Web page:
REVIEW: Steve Malkmus – Groove Denied

And so we finally get to hear the album that Matador didn’t want you to hear! Sparkle Hard, Malkmus’ last album – yes! Matador were all over that! But Groove Denied, Malkmus’ electronic record – not so much!

Except, you know, that isn’t the story.

Basically, Malkmus delivered two records at once after kicking back his heels in Berlin with his wife and kids for a few years and they just wanted to put out Sparkle Hard first. Ah but that’s not anywhere near as exciting a story.

We want to know that Malkmus recorded an album of – shall we say ‘more typical’ Malkmus songs with Sparkle Hard and then LOST HIS FUCKING MIND and recorded 10 electronic freak outs.

We want music so fucking out there that Holger Czukay says, ‘Jesus Malkmus! What were you thinking?! This is UNLISTENABLE! WE LOVE IT!’

We want Pierre Schaeffer and Yoko Ono and Karlheinz Stockhausen and Glenn Branca and Bill Laswell and Riyuichi Sakamoto and Keiji Haino and EVERY MASSIVELY EXPERIMENTAL MUSICIAN WHO EVER LIVED TO JUST EXPLODE WITH ENVY AT THE BALLS-OUT CRAZINESS OF WHAT IS ON OFFER HERE.

And then you listen to Groove Denied (which is a great title for an album in a Wayne’s World sort of way) and – it isn’t like that at all.

It starts well enough. ‘Belziger Faceplant’ could well be the soundtrack to a coachtrip to the outer edges of crazy town. “I love what you are to me,” Malkmus sings with his voice fed through a deranged hoover. Schaeffer, Ono, Stockhausen et al peer over the fence to see what is going on. Then we get ‘A Bit Wilder’ – yes we think! Here we go! Only for a song that could have been a Movement-period New Order b-side. Malkmus is muted. It’s. Not. Without. Interest. Malkmus is trying something different. Kudos. Okay.

Next up: ‘Viktor Borgia’ begins with a chirpy keyboard that is within shouting distance of Kraftwerk but becomes a solid Human League chugger. It’s actually better than that sounds (but not much). ‘Come Get Me’ follows. It has guitars on it! What a jip. This is supposed to be an electronic album. That’s what we was told. ‘Come Get Me’ sounds like The Sonics. It’s actually quite cool, alright. Which plays merry havoc with my desire to come across like a petulant teenager.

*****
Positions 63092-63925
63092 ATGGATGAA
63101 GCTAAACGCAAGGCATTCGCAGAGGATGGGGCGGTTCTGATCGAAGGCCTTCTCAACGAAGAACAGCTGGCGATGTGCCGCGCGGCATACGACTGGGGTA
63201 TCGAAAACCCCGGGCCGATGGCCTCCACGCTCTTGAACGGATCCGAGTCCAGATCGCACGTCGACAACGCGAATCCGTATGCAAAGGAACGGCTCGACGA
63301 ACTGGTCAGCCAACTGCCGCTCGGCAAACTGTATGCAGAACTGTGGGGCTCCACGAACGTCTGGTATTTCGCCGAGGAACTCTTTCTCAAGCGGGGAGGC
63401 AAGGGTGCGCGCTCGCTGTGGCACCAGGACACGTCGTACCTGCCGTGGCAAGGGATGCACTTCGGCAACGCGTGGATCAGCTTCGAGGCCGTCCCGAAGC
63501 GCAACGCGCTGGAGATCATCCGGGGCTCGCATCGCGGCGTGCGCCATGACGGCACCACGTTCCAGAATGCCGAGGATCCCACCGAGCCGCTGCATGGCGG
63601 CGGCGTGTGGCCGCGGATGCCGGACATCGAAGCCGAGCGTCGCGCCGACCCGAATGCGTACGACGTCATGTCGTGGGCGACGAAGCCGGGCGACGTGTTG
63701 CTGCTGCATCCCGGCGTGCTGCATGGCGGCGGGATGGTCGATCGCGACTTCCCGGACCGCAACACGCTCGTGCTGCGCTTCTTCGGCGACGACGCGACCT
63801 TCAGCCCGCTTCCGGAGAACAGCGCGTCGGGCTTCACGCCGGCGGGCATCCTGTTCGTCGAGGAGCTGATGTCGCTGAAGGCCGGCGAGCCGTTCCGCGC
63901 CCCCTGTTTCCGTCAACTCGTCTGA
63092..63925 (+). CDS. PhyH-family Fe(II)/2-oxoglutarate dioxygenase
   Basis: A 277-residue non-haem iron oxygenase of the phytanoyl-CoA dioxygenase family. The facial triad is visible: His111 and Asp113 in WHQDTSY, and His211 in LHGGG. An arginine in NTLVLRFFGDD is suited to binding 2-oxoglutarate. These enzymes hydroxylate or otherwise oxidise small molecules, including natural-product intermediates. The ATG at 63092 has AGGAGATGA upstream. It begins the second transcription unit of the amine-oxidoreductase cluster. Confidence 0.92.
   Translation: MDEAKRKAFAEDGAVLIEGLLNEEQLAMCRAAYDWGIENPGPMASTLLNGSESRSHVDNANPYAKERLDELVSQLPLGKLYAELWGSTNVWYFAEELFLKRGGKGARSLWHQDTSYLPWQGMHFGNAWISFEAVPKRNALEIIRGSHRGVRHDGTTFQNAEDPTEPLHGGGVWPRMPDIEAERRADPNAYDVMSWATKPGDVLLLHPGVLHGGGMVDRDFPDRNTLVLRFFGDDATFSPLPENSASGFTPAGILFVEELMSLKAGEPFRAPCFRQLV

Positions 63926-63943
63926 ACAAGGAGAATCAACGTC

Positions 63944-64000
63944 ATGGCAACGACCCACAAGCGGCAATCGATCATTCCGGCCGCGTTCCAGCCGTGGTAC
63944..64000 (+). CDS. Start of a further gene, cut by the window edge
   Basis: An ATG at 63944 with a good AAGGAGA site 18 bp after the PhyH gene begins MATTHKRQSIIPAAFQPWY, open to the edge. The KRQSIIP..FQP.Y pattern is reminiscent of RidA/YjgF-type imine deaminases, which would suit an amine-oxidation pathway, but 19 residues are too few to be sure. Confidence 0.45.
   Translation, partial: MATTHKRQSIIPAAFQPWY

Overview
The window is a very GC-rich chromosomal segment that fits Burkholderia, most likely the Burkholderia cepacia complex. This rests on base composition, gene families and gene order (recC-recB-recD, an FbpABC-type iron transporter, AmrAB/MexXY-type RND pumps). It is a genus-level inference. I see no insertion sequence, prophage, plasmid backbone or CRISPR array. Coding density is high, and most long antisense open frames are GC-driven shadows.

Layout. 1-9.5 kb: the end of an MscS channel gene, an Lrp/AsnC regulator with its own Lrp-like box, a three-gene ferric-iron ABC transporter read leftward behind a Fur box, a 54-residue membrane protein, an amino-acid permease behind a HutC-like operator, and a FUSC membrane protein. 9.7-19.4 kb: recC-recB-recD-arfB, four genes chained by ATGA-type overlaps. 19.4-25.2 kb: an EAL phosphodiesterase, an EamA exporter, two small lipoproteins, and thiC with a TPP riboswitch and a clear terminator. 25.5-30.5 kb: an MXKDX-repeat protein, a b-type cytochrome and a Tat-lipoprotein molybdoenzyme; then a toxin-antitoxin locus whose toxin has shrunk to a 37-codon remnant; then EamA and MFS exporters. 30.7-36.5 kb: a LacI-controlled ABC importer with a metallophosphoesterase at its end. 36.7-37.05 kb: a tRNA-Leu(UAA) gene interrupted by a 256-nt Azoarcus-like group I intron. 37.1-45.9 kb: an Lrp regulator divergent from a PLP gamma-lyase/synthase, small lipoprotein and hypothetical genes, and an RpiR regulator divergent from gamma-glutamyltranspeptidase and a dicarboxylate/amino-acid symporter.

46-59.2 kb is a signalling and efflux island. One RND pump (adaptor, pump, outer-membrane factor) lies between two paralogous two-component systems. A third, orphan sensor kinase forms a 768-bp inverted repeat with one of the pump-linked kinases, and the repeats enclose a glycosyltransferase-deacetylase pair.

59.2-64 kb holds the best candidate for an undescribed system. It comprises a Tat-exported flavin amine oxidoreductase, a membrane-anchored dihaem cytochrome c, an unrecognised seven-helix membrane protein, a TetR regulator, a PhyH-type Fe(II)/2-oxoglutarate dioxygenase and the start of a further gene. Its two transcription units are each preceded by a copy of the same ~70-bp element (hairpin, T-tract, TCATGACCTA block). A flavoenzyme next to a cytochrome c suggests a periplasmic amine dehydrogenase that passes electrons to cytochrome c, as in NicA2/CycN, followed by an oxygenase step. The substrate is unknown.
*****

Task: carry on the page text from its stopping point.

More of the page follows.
‘Forget Your Place’ is a strong reset, though. If you’re a fan of Scott Walker’s Tilt (which was described as “an anti-matter collision of rock and modern classical music” back in 1995) you’ll fucking love ‘Forget Your Place’. ‘Rushing the Acid Frat’ is guitarry again (we cross our arms, pout, stick our bottom lip out and say, ‘Malk-mus’ like a Victorian teacher) but it’s lovely and we like it and it reminds us of every time we played a Pavement song and became ridiculously happy when we were young and stupid and in love with the world and everything it had to show us.

‘Love the Door’ sounds like The Turtles. ‘Bossviscerate’ sounds like mellow, sun-drenched, dream-pop (that wouldn’t be massively out of place on Sparkle Hard). ‘Ocean of Revenge’ could be a refugee from Box Elder.

Why, we think to ourselves, Sparkle Hard and Groove Denied might as well be just two albums by a competent and interesting musician!

We bought the bullshit and came expecting craziness but actually what we got was a pretty standard Stephen Malkmus album. If truth be told, the lack of craziness is a little disappointing. We wanted wig outs, 17 minute songs (and seven second songs). We wanted Can and we wanted Napalm Death and all points between. Instead we got somewhat laid back mid career indie experimentation unlikely to upset anyone.

What happened to you Stephen Malkmus?! You used to annoy our parents?! Harrumph.

 

Words by Pete Wild

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